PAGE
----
Bridge Ministry - June 2019
But we aren't a glum lot. If newcomers could see no joy or fun in our existence, they wouldn't want it. We absolutely insist on enjoying life. "The Family Afterward," Alcoholics Anonymous, 4th ed., (p. 132)
A common surprise for someone who attends an addiction recovery group meeting for the first time is the amount of laughter they hear. The newcomer is often at a low point, uncertain and feeling vulnerable. Humor is the last thing on their mind, laughter the last thing they expect to hear. What do those people have to laugh about? The answer lies partly in why "those people" are there in the first place.
Even the simplest Google search for addiction recovery groups yields more than 40 that are based at least loosely on the Twelve Steps program of Alcoholics Anonymous, and many others that are influenced by but don't explicitly follow the Twelve Steps model. Clearly the number of people seeking help with addictions, whether to substances or to destructive behaviors, is enormous. For example, although no official numbers are possible, Alcoholics Anonymous estimates that in the United States alone there are about 1.3 million members comprising over 60,000 groups. It has become a truism to say that everyone knows someone affected in some way, either directly or indirectly, by addiction.
Question: Why have so many people organized themselves into so many groups? What is it that these people find valuable in sharing their experiences with others?
Answer: Misery loves company? Some people are naturally prone to lemming-like behavior? No. Experience suggests otherwise: Fellowship!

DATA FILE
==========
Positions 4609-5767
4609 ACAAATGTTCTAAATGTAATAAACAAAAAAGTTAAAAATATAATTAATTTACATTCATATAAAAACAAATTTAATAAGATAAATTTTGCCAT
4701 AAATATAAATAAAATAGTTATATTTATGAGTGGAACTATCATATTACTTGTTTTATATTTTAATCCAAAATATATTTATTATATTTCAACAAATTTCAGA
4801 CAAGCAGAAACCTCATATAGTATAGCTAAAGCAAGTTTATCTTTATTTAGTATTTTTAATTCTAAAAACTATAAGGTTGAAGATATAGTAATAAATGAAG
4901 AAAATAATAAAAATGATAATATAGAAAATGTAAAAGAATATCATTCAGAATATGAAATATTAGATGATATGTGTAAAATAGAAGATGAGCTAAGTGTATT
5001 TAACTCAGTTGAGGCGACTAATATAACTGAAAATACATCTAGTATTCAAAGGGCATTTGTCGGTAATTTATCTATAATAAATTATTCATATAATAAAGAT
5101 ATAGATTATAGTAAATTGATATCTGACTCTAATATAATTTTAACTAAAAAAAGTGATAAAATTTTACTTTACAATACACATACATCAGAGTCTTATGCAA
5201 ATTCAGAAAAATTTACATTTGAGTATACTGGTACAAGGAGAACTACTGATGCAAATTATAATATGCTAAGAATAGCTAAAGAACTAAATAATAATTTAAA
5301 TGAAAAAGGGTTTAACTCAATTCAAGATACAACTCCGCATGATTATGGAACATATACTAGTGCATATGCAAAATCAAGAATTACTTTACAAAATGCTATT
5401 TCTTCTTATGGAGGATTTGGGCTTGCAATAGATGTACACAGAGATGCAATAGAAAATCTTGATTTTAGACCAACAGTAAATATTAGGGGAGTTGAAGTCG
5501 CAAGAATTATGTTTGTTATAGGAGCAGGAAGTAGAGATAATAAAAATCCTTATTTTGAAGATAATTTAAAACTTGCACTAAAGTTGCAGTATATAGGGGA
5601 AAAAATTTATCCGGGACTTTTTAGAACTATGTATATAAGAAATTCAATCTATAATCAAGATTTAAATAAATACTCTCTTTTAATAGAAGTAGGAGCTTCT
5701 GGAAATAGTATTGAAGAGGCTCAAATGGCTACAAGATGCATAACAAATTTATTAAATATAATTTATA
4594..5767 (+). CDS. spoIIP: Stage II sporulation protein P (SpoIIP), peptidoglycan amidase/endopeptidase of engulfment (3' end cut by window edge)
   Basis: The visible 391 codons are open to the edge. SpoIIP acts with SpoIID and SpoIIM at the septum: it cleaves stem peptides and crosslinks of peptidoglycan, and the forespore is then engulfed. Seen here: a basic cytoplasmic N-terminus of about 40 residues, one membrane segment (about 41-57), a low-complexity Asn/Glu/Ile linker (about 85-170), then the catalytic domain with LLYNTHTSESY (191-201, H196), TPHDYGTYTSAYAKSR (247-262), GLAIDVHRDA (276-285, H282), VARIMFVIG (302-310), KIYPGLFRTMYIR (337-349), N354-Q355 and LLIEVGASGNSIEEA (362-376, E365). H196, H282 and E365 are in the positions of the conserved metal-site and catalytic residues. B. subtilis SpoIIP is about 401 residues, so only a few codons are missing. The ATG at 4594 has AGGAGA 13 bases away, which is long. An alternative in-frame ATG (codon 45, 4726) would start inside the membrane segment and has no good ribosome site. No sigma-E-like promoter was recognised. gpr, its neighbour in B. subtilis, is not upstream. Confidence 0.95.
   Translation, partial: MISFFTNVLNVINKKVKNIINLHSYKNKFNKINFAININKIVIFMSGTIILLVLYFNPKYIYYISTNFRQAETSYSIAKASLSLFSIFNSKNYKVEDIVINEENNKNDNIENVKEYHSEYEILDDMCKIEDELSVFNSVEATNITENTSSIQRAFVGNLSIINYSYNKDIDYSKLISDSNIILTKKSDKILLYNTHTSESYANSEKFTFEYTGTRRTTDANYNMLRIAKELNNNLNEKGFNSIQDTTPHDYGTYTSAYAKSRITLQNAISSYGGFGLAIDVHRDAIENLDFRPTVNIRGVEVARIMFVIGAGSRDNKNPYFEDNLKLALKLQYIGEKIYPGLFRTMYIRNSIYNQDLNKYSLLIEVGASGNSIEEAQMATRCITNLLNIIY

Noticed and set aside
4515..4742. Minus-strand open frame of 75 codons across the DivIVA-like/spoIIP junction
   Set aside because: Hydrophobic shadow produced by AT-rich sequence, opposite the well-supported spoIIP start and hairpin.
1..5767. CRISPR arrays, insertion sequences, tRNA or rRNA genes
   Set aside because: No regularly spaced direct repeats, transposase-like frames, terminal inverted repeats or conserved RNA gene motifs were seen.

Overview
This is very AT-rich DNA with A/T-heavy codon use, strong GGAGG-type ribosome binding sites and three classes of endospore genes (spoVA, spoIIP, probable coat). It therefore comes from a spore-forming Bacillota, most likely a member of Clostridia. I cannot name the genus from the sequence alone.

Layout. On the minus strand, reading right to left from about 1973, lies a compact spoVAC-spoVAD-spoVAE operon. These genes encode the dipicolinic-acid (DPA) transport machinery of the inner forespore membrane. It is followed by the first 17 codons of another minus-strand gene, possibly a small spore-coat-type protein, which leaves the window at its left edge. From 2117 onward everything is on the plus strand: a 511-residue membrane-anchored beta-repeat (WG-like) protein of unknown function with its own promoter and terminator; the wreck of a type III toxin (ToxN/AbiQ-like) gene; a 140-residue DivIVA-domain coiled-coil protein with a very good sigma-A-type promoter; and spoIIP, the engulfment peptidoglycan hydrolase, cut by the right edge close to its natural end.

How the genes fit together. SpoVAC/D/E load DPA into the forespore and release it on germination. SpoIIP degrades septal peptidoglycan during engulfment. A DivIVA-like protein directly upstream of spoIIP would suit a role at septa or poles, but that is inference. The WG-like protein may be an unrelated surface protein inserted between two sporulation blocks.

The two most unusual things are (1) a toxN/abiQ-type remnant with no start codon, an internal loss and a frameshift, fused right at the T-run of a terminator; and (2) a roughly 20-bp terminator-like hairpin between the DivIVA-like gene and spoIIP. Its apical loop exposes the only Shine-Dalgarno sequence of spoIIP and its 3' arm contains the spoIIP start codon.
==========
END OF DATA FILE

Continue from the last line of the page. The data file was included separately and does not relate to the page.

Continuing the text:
Addiction of any sort is an excruciating, potentially deadly condition. It breeds and is fueled by isolation. Its natural antidote is connection: communication among people with shared experience and a common purpose. And what's the most natural byproduct of such honest communication? Humor!
Given that there's nothing funny about addiction of any sort why are all those people in those meetings laughing? Because they are freeing themselves and one another of the addiction that they have in common but that isolates them from one another and the world around them.
Recognizing the effects of addiction in yourself, a loved one or a fried is a glum, painful prospect. But recovery is a joyful spiritual process and we in recovery are truly not a glum lot.
The Bridge Ministry of All Saints is a diverse group of people who have either personal or professional experience helping those who face substance or behavioral dependence problems. You can learn more about the ministry here:
The Bridge Team provides a compassionate ministry to engage the hurting, point to direct help, nurture personal growth, and celebrate recovery. Team members: BJ Andrews, Bruce Bennett, Marion Callahan, Charlotte Frazier, Bill McLellan, Ed Myers, Alan Nelson, John Orth, Beverly Pond, Richard Ribb, Terry Tottenham, James Williamson, with guidance from the Rev. Deacon Ed Woolery-Price.